The Impact of a cOllege Degree R

Document Sample
The Impact of a cOllege Degree R Powered By Docstoc
					                                        College Degree Impact   1


                      Executive Development

     The Impact of a College Degree Requirement on Internal

                    Candidates for Promotion

                          Steven Belau

                City of Rochester Fire Department

                      Rochester, Minnesota

                            July 2005
                                        College Degree Impact     2

                       CERTIFICATION STATEMENT

     I hereby certify that this paper constitutes my own

product, that where the language of others is set forth,

quotation marks so indicate, and that appropriate credit is

given where I have used the language, ideas, expressions, or

writings of another.

                           Signed: ________________________________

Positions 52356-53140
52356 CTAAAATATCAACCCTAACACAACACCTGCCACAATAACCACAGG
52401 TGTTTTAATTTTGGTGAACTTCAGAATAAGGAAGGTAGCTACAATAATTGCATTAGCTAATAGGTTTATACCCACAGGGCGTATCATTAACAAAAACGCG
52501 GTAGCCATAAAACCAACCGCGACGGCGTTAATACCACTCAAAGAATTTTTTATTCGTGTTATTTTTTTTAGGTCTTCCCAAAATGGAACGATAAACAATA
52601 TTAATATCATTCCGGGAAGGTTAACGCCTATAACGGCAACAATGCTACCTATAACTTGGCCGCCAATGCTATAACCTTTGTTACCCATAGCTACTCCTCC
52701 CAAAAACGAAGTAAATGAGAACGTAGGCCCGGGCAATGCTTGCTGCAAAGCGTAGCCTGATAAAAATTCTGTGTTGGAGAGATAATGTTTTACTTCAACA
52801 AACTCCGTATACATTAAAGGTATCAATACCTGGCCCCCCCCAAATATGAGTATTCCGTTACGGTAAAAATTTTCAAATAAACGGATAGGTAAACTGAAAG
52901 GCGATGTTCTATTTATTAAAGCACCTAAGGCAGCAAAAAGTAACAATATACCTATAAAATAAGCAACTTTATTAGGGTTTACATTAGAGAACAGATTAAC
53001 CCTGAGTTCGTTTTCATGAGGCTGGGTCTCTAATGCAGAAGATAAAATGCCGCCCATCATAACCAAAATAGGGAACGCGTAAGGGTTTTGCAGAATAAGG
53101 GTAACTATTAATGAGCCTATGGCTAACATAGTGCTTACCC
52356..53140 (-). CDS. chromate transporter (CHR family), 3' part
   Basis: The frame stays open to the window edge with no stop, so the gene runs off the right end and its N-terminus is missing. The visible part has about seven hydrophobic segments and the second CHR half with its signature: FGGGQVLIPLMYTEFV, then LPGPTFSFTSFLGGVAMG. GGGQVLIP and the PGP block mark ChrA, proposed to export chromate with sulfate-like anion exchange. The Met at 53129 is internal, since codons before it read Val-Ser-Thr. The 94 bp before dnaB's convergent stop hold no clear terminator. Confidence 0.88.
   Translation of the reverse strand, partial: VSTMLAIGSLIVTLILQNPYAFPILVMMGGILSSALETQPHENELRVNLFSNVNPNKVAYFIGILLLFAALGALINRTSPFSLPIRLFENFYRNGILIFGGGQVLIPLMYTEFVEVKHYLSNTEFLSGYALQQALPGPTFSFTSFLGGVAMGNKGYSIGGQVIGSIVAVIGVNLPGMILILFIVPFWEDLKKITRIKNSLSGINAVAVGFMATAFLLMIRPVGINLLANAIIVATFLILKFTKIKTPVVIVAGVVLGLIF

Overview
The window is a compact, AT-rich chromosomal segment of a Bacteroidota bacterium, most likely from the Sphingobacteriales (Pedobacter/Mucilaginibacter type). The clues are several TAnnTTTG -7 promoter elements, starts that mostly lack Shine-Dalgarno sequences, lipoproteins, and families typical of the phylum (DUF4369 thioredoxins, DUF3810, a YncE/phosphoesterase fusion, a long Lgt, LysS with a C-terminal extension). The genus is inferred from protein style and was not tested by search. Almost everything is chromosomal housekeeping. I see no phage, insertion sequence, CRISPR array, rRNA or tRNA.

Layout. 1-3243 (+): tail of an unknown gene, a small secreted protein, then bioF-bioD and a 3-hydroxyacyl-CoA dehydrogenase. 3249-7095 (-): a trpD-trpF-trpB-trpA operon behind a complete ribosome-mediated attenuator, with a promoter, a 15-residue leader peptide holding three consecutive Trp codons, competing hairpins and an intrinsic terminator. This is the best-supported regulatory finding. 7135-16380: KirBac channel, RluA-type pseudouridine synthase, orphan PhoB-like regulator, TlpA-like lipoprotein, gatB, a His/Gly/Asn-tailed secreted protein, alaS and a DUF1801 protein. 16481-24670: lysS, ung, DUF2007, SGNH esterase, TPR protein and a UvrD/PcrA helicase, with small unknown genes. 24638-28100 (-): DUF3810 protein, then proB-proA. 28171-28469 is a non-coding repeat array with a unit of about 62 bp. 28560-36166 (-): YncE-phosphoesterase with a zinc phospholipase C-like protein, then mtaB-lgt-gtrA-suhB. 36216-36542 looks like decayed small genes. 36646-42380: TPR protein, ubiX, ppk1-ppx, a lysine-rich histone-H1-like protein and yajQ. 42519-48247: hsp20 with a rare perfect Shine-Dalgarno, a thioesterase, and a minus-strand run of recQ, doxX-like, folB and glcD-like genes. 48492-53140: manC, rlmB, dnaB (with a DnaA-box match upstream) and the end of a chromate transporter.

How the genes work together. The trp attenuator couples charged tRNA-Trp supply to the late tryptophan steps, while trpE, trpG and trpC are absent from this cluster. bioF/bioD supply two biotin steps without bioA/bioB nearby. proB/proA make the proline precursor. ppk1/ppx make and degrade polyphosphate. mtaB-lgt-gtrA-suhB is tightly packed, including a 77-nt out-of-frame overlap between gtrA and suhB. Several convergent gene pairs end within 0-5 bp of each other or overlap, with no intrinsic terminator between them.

College Degree Impact    3


     The problem was the Rochester Fire Department (Department)

had not quantified the effect of a college degree requirement

for promotion on the availability of an internal candidate pool

for chief officer promotions by the year 2009.    The research

purpose was to determine if internal candidates have, or are

pursuing the required degree.   Using the Descriptive Method,

questions relating to college activity and any impact the

college requirement has on members eligible for promotion were

answered using a survey.   The results of the research showed

that 43% of currently eligible internal candidates have a

degree, but only 14% have the required degree, which

demonstrated an insufficient number of internal candidates to

fill anticipated vacancies.   Recommendations for additional